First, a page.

Tuesday, May 21, 2024

Random Writing Tips – Accept the numbers game


For the first six or seven years I was on Twitter, I was rather hit or miss on trying to get followers.  I posted whenever, and followed people I though seemed interesting and just hoped they might follow me back.  But then I decided to be more active.  I started to regularly post stuff, and I started to build up my followers.  What I would do, is I would check out who was following someone interesting or somebody I was following.  I would then start following people with interesting bios.  But since there was a limit on how many people you could follow, I started keeping track of who I followed and if they followed me back.  I think every Friday I’d note the last person I followed, and if they didn’t follow me back within a week or so, I’d unfollow them.  Unless they were really interesting.

It took me a couple of years, but I eventually had just over 7000 followers on my writing account.  (I think I had just over 5000 followers on my personal account.)  How many of them were actually people, who were interested in what I posted (often links to my books), and who actually saw my tweets, I’ll never know.  But things were looking up.  Then came Musk.  For various reasons, I stopped posting on Twitter, stating that if an adult took over I’d be back.  But I think too much damage has been done and all my work to build up a following there is gone.

At some point, I had started a profile on Mastodon.  At first, it was just to be another site to reach a different audience, but when I left Twitter, it became my main social media and marketing platform.  I do regularly post stuff, although I’ve drastically cut down on posting links to my books.  Screaming into the Twitter void “Buy my book!” was perfectly normal, but constantly marketing – especially on my instance – isn’t the Mastodon thing, so I’ve been reduced to posting stuff that people will find interesting and maybe check out my books.  I haven’t tried too hard for followers, but I did recently break 300.

Marketing on Twitter was always weird.  I’d tweet about Book A, and then someone would buy Book B, but I never knew how they ended up on Book B.  I had started keeping track of what books I tweeted about and which books were bought, but the results were inconclusive.  But one thing that seems pretty clear is my books sales have dropped dramatically since I left Twitter.  Apparently, having thousands of followers did help. 

All of that was to get to my tip: accept that to really have any success selling books, you need to play the numbers game.  You could be your generation’s greatest writer, but if nobody knows about you, you won’t sell anything.  So between writing and revising and living your life and probably a day job, you also need to find a social media site – or better yet two or three – and put in the time to build up a following.  To that end, check out Mastodon, and maybe give me a follow.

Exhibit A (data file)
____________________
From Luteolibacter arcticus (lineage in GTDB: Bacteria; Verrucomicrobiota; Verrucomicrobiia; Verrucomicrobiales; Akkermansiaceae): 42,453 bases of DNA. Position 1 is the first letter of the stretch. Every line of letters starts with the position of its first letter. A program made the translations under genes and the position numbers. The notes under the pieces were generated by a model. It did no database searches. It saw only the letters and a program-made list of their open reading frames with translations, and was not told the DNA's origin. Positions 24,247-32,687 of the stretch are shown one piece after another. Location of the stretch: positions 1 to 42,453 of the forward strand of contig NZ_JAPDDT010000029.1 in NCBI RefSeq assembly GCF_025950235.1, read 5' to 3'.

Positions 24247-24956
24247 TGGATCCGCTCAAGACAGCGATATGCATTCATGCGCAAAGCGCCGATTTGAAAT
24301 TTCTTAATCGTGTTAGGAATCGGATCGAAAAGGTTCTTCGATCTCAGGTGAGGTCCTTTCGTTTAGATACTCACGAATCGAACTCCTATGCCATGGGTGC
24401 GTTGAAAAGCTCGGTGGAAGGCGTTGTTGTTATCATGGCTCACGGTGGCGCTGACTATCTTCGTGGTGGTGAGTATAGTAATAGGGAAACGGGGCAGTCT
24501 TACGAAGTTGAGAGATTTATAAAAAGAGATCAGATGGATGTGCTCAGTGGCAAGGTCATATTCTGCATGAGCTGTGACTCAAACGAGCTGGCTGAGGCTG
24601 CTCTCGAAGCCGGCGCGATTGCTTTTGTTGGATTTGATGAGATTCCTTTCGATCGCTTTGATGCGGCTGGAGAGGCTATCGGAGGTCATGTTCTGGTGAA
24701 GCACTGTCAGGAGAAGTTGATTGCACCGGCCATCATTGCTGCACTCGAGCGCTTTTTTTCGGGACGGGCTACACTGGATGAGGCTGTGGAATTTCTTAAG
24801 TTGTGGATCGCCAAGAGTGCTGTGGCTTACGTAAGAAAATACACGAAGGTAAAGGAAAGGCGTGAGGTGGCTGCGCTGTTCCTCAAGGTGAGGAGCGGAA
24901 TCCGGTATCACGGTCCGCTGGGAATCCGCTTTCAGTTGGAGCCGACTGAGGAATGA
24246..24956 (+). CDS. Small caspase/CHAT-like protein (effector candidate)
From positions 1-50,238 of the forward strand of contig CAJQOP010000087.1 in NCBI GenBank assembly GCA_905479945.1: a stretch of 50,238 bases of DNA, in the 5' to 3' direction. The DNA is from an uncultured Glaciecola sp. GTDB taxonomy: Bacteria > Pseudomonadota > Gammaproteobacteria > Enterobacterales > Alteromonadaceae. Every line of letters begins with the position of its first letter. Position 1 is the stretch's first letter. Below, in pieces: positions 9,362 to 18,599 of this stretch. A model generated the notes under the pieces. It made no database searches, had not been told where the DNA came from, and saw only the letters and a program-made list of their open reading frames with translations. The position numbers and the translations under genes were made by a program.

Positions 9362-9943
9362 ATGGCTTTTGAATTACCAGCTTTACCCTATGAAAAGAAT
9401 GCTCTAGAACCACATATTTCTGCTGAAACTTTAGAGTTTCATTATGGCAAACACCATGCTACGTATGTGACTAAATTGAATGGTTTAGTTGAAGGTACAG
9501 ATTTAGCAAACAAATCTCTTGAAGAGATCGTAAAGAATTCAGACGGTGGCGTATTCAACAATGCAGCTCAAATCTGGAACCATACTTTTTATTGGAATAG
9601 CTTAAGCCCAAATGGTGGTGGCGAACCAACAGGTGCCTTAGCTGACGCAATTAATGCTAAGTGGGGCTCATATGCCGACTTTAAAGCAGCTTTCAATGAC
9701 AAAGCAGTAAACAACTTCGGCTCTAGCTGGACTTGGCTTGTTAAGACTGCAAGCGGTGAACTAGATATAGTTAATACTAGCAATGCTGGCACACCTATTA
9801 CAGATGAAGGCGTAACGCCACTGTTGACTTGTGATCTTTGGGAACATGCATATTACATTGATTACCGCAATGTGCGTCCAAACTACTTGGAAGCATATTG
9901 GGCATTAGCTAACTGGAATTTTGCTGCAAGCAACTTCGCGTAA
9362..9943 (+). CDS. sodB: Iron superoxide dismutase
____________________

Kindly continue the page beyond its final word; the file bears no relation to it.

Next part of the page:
Image from Pixabay.

Tuesday, May 7, 2024

Ideas that don’t work

Recently, I had the idea for a scene where a 1950’s scifi writer was telling his agent about his latest novel.  It was set in that far off year of 2024, and told of the beginning of a robot rebellion.  The idea behind it was, while all the technology was wrong, parts of this robot rebellion sounds a lot like what people fear will happen when the AIs take over. 

It was a nice little scene, but I wasn’t sure what to do with it.  I eventually had the idea of this writing getting sucked to now, and he is amazed with how far we’ve come in some areas, smartphones, but disappointed in how little we’ve done, like, where are the Mars colonies?  At first, this seemed like an interesting idea.  He ends up with a granddaughter who is trying to finish and update some of the stories left behind when he mysteriously disappeared, and she has to beat the casual misogyny and racism out of him. 

I can’t remember if I had the first idea while I was driving to work, or while doing my mind-numbing day job, but I wrote the basics down in my writing notebook during my lunch break.  But I kept thinking about it when I went back to work, and that’s when things started to unravel.  Basically, everything was to have this grounded reality, but then there was this random time portal that … threw everything off.  I don’t know how long I thought about it, or how many little changes I made to try to get the story to work.  And when I finally had something that might work, I realized that it little to do with the original idea of a robot/AI rebellion, which had been the whole point. 

I have a whole folder of Dead Stories.  Some are just ideas I quickly figured out weren’t going to work, but others I didn’t figure out weren’t going to work until they were half-finished.  And I know that all the time spent writing – even work on Dead Stories – is still writing exercises that help future writing projects, but sometimes I wish I could put out a collection of my half-finished Dead Stories and people would be curious enough to buy it.  I mean, it is late stage capitalism, I need to monetize everything just to squeak by.  Say, have you checked out my most recent collection, The Uncapped Pen?